Aktuelle Neurologie 2007; 34 - P725
DOI: 10.1055/s-2007-987995

p75NTR-knockout mice feature increased axonal vulnerability in experimental autoimmune encephalomyelitis

S Nessler 1, C Stadelmann-Nessler 1, A Bittner 1, W Jäger 1, WH Oertel 1, N Sommer 1, C Möller 1, B Hemmer 1
  • 1Düsseldorf, Göttingen, Marburg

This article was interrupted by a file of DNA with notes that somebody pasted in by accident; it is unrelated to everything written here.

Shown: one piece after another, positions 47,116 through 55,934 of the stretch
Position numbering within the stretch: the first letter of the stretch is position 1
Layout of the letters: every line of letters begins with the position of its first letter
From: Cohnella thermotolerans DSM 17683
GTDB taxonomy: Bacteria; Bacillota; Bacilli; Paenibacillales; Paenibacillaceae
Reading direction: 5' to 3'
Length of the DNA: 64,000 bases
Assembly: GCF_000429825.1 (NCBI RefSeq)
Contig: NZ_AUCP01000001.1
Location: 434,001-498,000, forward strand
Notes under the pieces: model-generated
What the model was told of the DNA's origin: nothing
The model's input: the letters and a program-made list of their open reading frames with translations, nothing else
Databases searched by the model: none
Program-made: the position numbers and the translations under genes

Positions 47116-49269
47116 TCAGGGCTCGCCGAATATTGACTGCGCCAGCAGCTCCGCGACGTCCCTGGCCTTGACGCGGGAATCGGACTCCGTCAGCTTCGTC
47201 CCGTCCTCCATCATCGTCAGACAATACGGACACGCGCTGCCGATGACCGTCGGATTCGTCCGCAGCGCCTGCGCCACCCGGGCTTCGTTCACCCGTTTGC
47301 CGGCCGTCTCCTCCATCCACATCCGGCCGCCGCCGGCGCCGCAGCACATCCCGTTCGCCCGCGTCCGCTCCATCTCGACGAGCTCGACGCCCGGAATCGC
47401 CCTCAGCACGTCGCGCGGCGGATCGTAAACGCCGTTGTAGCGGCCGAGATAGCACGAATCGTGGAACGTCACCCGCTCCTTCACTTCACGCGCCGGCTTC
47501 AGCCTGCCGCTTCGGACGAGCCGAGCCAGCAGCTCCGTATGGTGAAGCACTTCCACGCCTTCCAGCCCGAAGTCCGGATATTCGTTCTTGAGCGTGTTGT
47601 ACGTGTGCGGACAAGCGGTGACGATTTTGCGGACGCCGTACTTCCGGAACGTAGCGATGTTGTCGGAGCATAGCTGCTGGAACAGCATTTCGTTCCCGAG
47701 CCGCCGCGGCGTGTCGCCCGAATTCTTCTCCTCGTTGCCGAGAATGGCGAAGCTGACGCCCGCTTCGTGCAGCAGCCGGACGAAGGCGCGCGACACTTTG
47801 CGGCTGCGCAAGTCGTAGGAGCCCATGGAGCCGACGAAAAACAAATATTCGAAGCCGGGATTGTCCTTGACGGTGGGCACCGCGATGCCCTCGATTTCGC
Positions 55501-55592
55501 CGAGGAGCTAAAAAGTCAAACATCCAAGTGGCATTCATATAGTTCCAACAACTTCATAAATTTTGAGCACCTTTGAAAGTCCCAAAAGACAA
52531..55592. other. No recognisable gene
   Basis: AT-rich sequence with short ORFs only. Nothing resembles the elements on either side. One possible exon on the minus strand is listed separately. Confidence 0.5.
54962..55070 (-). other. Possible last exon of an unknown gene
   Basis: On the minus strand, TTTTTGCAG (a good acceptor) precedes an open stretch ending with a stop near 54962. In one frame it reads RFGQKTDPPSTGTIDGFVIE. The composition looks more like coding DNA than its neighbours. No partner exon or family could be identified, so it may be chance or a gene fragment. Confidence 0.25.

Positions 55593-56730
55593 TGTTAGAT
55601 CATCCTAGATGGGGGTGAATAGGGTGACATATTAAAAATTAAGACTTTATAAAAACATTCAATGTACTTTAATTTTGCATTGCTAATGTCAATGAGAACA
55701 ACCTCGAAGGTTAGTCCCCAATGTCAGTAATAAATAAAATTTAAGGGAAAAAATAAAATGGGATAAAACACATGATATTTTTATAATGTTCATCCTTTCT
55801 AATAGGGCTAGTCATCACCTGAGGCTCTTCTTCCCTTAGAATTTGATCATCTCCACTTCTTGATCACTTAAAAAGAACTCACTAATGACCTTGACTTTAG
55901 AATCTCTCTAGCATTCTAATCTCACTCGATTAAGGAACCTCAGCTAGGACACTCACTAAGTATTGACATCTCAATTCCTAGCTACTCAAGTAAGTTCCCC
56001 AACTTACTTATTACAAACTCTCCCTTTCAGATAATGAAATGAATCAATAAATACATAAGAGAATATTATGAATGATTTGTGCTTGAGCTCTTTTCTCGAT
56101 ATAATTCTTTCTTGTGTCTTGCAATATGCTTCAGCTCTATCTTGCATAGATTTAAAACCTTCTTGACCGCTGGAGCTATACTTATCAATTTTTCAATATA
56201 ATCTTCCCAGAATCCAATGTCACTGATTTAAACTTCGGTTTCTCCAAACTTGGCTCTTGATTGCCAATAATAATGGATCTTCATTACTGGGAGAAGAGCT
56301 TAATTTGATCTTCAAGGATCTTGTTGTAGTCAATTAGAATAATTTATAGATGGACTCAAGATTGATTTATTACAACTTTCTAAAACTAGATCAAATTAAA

Close interactions between the immune and the nervous system have been proposed after the discovery that immune cells produce and secrete neurotrophins and express their receptors. In multiple sclerosis (MS), the prototypic inflammatory demyelinating disease of the central nervous system, immunoreactivity for neurotrophins such as BDNF was demonstrated in lesion infiltrating immune cells. Among other neurotrophin receptors, the p75 neurotrophin receptor (p75NTR) seems to be expressed on oligodendrocyte precursors, oligodendrocytes, macrophages and microglia cells in MS lesions. In this study we addressed the significance of the p75NTR receptor system in experimental autoimmune encephalomyelitis (EAE), the animal model of MS. We induced EAE by the adoptive transfer of a MOG35–55 specific wild type T cell clone into p75NTR-/- and wild type animals. We found that p75NTR deficient animals developed adoptive transfer EAE with similar kinetics and maximum disease scores. Cellular infiltrates in early EAE were similar between the groups. However, EAE severity significantly diverged in chronic disease stages when p75NTR deficient animals suffered from more severe disease due to more axonal damage and loss. P75NTR deficient animals did not differ in the extent of demyelination, oligodendrocyte density or remyelination. Furthermore, no differential expression of GAP-43 positive axonal structures was observed in the lesions of wild type and knockout animals, suggesting that axonal regeneration is comparable. In summary, our in vivo results suggest that the p75NTR receptor has axonoprotective effects in inflammatory disease conditions.